Well, it turns out that the farmers REALLY did not like having their fields all trampled on, and towns sacked and so on, so they complained to the church, who went and said that anyone who died doing this would be excommunicated, so that pretty much stopped all of it right there.  Fast forward a few decades, and here is Richard the Lionheart, who wants lovely trained soldiers for his Crusades.  Well, he can’t do melees, because no one wants to be excommunicated, and he really needed money so he decided to do two things that basically made the joust what it is today.  1.  He put up a fence around the whole thing, which meant not only did the fighters not go places they were not supposed to, and get on the wrong side of angry farmers, but it gave people a safe place to stand and watch.  2.  He made people pay to compete, so now you have rich, noble people competing for an audience, and voila!  A tournament!


Being silly

We spent quite a while in the museum, because it was really huge, and pretty awesome.  We ventured out around noon, in search of food and happed to spot a church steeple off in the distance across the river.  We decided to head towards it, and find food somewhere on the way.  Luckily for us, right next to the church was a pub called The Palace, so Kevin had fish and chips, and I had sausage and mash(which came absolutely drowning in some sort of gravy, and with three entire sausages.  Who the heck can eat three sausages in a go?  Furthermore, I’ve come to the conclusion that people here really REALLY like potatoes.  There was a whole aisle of frozen potato things, though they do not seem to have invented the tater tot, and just about every meal is offered with some sort of potato.)  In general, very tasty, and it felt massively British to be sitting in a pub in the rain next to some giant old church eating sausage and mash.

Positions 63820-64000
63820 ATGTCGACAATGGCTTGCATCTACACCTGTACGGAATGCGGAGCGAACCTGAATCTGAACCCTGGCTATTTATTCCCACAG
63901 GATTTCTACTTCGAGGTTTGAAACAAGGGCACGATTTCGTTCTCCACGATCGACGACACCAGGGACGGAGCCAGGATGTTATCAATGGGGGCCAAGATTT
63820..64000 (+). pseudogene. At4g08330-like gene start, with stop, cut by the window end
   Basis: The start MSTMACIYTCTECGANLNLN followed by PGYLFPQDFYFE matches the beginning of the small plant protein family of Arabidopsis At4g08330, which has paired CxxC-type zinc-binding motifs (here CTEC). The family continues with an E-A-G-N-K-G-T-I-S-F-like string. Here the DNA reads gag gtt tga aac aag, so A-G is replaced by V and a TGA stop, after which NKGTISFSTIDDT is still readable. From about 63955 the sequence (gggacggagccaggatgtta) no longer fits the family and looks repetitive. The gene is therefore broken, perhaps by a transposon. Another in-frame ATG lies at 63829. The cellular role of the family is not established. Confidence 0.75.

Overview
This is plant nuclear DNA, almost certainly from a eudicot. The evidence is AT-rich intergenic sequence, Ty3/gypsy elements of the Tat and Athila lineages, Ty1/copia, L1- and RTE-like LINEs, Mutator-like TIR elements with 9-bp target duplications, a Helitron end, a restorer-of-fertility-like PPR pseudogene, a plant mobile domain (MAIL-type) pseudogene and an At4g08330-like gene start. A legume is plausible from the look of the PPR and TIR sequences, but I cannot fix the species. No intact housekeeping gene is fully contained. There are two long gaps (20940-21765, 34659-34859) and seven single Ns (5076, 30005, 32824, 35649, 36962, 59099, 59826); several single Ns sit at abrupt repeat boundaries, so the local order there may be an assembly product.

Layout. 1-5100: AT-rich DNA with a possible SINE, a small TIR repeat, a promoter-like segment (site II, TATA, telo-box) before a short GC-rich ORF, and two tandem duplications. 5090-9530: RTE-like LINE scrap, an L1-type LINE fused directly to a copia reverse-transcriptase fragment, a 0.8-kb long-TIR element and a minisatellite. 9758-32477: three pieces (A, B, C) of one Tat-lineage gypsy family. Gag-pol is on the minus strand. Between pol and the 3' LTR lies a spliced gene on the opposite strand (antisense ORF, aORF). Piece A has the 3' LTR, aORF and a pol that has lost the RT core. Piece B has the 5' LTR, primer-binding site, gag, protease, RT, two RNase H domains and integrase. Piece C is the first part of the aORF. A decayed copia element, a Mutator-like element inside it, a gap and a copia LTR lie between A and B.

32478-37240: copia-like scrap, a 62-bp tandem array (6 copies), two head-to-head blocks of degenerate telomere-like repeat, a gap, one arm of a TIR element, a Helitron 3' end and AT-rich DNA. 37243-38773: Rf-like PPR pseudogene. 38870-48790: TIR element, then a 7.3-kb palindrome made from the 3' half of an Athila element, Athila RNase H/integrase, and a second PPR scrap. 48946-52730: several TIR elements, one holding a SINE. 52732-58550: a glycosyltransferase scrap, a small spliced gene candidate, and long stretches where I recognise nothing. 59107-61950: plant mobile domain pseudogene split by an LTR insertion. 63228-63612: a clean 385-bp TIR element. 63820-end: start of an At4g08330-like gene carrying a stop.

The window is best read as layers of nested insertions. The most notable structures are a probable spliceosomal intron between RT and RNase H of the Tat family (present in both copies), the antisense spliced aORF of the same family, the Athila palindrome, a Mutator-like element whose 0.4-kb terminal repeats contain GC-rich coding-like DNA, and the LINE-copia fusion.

Mmm… fish and chips

Next to a church!

A cool bridge we walked by in Leeds

On the way out of town, we had decided to swing by somewhere called Kirkstall Abbey.  Kirkstall Abbey is not so much an abbey, as the total ruins of an abbey.  The thing is HUGE!  It included an infirmary and kitchens, and was first built in 11-something.  It’s in a park.  People were walking their dogs around it.  Beanly would have loved the lawn growing in the infirmary, as well as the adorable little puppy we met/ were love- attacked by.  Two swans and 4 cygnets were chilling nearby.  Just this sort of attitude of “Pshaw!  This old thing??  Heavens, this abbey is from ages ago!  I’m sure everyone else has better abbeys by now…”

The Abbey from the front

Down the middle of what would have been the main aisle


A neat floor; no idea what it says

The ruins were really, really big. The abbey itself, not so much, but it also had kitchens, and a hospital, and the whole thing together was pretty enormous


One Response to Leeds and Kirkstall Abbey

  1. katie says:

    Of course they don’t have tater tots, those were invented in Berkeley!